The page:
When in this latter position, while the engagement of the stop flange 217 with the bottom edge or surface 218 prevents the chair from returning to its upright position, it does not by itself prevent the seat-back assembly from being tilted further rearwardly away from the intermediate position, such as toward the full tilt position CC shown in FIG. 21. Accordingly, the lock plate 212 includes thereon a pair of stop tabs 248 which are positioned symmetrically on opposite sides of the longitudinal centerline 209. These stops tabs 248 project outwardly from the front surface 215, and are formed as ramps which incline or slope outwardly away from the surface 215 as they project downwardly so as to terminate at free ends 249 which effectively define downwardly-facing shoulders. These shoulders 249 are positioned at an elevation which is spaced upwardly from the elevation of the lower edge 218 by a distance which slightly exceeds the thickness of the rear top flange 46. When the locking tab 217 projects into the access window 216 and is engaged with the rear edge 218, then at the same time the stop tabs 248 project directly over the upper surface of the rear top flange 46. This captivates the top flange 46 between the stop tabs 248 and the stop surface 218 and prevents movement of the seat-back assembly either forwardly or rearwardly away from this intermediate tilt position BB without first releasing the tilt lock mechanism 211.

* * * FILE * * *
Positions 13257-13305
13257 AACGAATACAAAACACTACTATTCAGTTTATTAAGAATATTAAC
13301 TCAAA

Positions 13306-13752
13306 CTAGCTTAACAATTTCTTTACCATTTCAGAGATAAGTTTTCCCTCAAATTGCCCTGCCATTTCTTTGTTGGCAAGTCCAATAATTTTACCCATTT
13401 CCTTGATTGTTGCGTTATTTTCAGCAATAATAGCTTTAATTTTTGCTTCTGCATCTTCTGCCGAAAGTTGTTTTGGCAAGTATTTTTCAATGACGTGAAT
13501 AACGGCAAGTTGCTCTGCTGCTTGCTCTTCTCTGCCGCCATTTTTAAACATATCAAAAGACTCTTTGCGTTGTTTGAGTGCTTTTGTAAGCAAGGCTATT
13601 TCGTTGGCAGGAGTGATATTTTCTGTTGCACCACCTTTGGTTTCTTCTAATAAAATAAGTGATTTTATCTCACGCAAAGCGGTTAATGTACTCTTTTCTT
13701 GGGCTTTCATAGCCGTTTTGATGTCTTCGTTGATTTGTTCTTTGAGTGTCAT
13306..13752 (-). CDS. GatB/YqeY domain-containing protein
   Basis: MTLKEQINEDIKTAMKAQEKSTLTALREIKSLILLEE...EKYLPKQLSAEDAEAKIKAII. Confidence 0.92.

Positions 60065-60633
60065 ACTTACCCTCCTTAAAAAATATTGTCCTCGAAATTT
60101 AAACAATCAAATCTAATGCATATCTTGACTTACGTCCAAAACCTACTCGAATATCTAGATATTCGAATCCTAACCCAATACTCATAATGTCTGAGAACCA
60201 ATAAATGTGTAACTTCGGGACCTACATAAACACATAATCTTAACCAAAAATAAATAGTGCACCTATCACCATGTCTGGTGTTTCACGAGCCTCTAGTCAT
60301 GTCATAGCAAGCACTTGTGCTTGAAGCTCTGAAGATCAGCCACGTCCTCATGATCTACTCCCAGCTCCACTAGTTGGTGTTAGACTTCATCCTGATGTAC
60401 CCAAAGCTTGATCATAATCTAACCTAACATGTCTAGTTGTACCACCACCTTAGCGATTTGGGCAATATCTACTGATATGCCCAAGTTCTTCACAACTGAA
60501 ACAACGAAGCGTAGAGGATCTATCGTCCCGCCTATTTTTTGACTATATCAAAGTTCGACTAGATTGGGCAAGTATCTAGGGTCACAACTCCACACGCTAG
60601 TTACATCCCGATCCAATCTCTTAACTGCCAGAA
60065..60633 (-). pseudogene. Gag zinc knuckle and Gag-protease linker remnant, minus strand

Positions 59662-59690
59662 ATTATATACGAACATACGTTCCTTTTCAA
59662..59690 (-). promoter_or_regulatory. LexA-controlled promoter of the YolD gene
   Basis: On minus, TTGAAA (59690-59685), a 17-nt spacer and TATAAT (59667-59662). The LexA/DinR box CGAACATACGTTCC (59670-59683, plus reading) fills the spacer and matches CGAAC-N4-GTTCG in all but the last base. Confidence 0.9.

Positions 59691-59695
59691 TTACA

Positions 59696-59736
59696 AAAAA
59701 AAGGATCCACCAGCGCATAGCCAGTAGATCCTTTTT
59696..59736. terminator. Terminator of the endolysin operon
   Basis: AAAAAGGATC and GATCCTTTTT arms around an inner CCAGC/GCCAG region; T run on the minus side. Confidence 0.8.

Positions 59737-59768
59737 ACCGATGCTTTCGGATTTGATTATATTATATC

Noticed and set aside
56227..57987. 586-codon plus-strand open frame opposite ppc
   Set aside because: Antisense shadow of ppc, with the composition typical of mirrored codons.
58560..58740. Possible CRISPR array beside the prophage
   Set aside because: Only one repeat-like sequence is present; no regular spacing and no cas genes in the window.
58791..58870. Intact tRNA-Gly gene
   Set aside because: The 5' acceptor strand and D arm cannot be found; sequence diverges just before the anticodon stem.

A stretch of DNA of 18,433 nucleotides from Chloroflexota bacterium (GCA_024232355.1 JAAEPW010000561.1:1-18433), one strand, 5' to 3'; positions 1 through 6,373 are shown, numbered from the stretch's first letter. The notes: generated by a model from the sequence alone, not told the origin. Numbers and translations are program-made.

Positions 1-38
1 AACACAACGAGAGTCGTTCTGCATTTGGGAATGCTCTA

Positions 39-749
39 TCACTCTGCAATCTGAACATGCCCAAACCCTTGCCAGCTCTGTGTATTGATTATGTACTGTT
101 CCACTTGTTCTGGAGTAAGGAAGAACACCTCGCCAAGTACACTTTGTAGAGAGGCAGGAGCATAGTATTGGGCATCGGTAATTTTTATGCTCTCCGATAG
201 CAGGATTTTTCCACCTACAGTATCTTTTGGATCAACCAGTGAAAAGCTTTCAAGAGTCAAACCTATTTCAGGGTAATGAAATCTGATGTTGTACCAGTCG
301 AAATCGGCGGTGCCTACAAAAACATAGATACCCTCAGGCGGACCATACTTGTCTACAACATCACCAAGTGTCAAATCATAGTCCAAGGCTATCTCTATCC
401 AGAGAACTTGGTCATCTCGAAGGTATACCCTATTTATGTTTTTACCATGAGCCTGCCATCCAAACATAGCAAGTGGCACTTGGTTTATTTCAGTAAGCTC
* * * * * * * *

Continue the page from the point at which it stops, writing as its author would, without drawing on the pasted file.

In addition, due to the vertical dimension of the opening 216, this opening is sized such that the occupant can tilt the seat-back assembly 11 rearwardly significantly beyond the lockable intermediate position BB, and then activate the lock mechanism 211 so as to swing the lock plate 212 forwardly into a locking position. This enables the locking flange 217 to project into the upper part of the opening 216. As the seat-back 11 is then permitted to tilt forwardly toward position BB under the control of the occupant, the lock plate 212 will move upwardly relative to the control body. The tapered stop tabs 248 will momentarily cam the lock plate 212 rearwardly until the tabs pass over the top flange 46, following which the plate 212 will be spring-urged forwardly so that the locking flange 217 is substantially engaged with the bottom stop surface 218, and the stop tabs 248 are positioned directly over the top flange 46, thereby locking the seat-back assembly in the intermediate tilt position. By tilting rearwardly past the intermediate position BB and then engaging the lock mechanism 211, the chair occupant can then allow the chair to tilt forwardly in a controlled manner and the lock mechanism will automatically engage so as to lock the seat-back assembly in the intermediate tilt position.
The lock plate 212 has a further opening 219 formed therethrough along the centerline thereof. This opening 219 is positioned closely adjacent and spaced downwardly from the opening 216. Opening 219 functions solely as a clearance opening to accommodate therein the locking flange 217 when the tilt lock plate 212 is in the locking position and the seat-back assembly 11 is in either its upright position or in a partially tilted position disposed between the upright position AA and the intermediate tilt position BB.